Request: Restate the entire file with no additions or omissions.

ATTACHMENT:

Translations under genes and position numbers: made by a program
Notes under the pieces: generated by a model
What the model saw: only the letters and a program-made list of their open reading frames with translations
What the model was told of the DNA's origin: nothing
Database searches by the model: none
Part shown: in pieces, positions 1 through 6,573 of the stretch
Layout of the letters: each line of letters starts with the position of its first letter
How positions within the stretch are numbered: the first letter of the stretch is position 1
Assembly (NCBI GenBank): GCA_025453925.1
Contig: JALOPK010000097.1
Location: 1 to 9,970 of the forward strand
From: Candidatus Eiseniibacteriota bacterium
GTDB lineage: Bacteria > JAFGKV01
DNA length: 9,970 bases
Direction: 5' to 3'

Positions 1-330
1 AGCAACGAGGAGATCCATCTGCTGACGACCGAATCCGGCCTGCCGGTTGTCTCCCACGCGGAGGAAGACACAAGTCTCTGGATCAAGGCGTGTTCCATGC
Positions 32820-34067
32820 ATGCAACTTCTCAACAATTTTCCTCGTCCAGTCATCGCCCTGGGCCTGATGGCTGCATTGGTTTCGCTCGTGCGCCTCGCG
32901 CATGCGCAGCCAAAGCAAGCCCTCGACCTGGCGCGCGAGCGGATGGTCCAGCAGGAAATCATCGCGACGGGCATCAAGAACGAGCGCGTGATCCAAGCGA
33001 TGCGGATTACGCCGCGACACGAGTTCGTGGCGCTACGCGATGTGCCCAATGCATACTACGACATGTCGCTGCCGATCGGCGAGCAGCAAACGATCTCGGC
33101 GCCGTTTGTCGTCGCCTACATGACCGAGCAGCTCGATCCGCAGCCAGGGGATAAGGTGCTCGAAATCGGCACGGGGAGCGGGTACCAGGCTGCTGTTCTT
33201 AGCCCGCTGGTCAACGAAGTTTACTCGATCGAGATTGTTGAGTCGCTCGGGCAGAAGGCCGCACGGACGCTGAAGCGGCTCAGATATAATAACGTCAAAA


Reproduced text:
Translations under genes and position numbers: made by a program
Notes under the pieces: generated by a model
What the model saw: only the letters and a program-made list of their open reading frames with translations
What the model was told of the DNA's origin: nothing
Database searches by the model: none
Part shown: in pieces, positions 1 through 6,573 of the stretch
Layout of the letters: each line of letters starts with the position of its first letter
How positions within the stretch are numbered: the first letter of the stretch is position 1
Assembly (NCBI GenBank): GCA_025453925.1
Contig: JALOPK010000097.1
Location: 1 to 9,970 of the forward strand
From: Candidatus Eiseniibacteriota bacterium
GTDB lineage: Bacteria > JAFGKV01
DNA length: 9,970 bases
Direction: 5' to 3'

Positions 1-330
1 AGCAACGAGGAGATCCATCTGCTGACGACCGAATCCGGCCTGCCGGTTGTCTCCCACGCGGAGGAAGACACAAGTCTCTGGATCAAGGCGTGTTCCATGC
Positions 32820-34067
32820 ATGCAACTTCTCAACAATTTTCCTCGTCCAGTCATCGCCCTGGGCCTGATGGCTGCATTGGTTTCGCTCGTGCGCCTCGCG
32901 CATGCGCAGCCAAAGCAAGCCCTCGACCTGGCGCGCGAGCGGATGGTCCAGCAGGAAATCATCGCGACGGGCATCAAGAACGAGCGCGTGATCCAAGCGA
33001 TGCGGATTACGCCGCGACACGAGTTCGTGGCGCTACGCGATGTGCCCAATGCATACTACGACATGTCGCTGCCGATCGGCGAGCAGCAAACGATCTCGGC
33101 GCCGTTTGTCGTCGCCTACATGACCGAGCAGCTCGATCCGCAGCCAGGGGATAAGGTGCTCGAAATCGGCACGGGGAGCGGGTACCAGGCTGCTGTTCTT
33201 AGCCCGCTGGTCAACGAAGTTTACTCGATCGAGATTGTTGAGTCGCTCGGGCAGAAGGCCGCACGGACGCTGAAGCGGCTCAGATATAATAACGTCAAAA